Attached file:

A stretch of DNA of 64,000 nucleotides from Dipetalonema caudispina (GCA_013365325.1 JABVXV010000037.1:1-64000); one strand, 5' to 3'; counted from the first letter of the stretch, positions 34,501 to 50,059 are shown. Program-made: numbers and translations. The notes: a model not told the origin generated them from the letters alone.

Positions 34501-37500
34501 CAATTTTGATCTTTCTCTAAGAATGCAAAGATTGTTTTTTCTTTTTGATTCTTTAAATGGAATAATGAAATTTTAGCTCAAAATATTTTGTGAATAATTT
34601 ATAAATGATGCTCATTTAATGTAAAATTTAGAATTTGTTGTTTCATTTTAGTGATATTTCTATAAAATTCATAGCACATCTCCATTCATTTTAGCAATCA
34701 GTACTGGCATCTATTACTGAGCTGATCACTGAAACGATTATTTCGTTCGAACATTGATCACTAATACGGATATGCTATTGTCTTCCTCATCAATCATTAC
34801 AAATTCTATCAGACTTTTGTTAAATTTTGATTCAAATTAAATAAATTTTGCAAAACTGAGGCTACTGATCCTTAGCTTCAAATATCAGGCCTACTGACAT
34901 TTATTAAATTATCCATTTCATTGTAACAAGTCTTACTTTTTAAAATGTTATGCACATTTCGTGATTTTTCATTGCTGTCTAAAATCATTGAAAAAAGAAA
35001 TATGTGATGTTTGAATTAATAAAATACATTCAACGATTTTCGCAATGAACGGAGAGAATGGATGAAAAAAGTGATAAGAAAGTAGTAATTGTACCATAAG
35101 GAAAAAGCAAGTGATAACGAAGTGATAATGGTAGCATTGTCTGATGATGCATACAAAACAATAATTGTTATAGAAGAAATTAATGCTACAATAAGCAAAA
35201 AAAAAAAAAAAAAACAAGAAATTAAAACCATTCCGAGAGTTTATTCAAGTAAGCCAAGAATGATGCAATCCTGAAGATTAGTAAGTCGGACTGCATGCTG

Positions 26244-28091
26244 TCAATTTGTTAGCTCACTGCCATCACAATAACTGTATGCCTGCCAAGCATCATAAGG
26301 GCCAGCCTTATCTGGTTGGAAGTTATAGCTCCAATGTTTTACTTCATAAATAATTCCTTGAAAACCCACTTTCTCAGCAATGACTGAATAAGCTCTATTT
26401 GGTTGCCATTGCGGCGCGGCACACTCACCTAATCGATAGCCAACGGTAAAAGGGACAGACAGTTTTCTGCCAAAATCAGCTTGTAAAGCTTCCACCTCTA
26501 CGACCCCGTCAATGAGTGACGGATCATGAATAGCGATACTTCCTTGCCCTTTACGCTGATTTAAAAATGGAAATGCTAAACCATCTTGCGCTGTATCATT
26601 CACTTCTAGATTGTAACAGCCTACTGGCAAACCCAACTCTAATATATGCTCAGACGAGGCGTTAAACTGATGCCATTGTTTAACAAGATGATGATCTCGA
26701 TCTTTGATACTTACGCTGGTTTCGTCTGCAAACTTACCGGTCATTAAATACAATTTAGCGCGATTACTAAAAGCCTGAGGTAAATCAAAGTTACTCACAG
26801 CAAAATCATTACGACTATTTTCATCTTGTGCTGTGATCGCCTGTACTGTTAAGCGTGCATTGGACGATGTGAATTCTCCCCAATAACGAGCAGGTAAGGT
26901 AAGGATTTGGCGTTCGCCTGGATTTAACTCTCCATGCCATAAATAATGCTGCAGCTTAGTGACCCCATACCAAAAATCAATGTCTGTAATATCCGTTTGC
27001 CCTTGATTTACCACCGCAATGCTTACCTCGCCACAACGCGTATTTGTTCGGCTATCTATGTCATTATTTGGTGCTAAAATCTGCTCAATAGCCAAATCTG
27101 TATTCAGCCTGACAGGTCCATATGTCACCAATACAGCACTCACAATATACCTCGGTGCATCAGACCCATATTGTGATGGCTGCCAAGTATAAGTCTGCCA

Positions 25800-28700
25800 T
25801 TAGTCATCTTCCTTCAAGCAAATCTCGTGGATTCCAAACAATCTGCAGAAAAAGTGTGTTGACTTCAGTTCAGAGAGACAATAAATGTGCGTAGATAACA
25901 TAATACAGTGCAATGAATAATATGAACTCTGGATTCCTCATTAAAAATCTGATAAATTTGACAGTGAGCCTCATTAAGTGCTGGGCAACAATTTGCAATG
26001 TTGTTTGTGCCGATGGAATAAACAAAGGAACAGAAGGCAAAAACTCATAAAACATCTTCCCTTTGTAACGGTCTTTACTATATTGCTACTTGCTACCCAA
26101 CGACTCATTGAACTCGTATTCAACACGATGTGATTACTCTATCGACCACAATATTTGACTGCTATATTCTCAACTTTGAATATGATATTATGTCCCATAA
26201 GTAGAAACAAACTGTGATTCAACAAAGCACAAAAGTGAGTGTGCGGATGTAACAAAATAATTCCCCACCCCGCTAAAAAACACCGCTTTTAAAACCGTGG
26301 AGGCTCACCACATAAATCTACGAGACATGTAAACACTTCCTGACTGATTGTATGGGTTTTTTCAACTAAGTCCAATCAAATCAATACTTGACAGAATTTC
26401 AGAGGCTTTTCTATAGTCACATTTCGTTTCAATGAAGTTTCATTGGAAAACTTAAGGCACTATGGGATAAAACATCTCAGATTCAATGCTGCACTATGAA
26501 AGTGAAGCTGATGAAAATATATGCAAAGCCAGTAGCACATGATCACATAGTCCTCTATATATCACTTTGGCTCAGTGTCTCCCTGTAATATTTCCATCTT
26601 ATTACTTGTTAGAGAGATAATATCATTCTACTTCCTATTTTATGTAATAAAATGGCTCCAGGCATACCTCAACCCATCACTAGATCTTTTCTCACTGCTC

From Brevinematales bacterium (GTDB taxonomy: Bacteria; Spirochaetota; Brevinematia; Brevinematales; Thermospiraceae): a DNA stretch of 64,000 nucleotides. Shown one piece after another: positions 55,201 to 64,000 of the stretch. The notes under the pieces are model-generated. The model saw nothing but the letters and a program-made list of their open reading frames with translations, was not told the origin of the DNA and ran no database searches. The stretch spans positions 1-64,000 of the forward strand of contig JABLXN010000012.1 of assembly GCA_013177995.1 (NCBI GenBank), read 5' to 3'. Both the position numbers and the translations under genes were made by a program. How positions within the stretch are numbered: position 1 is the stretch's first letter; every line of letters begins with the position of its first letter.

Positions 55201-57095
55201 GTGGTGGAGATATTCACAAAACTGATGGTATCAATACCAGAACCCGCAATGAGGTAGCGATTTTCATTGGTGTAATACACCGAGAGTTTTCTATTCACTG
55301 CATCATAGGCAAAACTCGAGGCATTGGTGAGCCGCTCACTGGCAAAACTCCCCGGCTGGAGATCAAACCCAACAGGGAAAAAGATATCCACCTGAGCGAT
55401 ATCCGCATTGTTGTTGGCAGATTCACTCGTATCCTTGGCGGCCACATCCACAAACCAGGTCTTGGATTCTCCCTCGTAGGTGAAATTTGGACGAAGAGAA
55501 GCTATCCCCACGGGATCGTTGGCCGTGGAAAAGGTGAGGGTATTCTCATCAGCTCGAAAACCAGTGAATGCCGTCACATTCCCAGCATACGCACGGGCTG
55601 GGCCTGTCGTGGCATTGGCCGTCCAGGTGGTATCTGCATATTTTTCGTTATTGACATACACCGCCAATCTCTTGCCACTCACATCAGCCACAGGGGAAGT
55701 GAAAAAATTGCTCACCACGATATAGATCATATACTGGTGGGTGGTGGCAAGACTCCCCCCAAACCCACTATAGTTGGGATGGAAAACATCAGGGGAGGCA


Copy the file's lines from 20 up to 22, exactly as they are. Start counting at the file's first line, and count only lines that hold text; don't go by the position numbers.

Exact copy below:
27001 CCTTGATTTACCACCGCAATGCTTACCTCGCCACAACGCGTATTTGTTCGGCTATCTATGTCATTATTTGGTGCTAAAATCTGCTCAATAGCCAAATCTG
27101 TATTCAGCCTGACAGGTCCATATGTCACCAATACAGCACTCACAATATACCTCGGTGCATCAGACCCATATTGTGATGGCTGCCAAGTATAAGTCTGCCA

Positions 25800-28700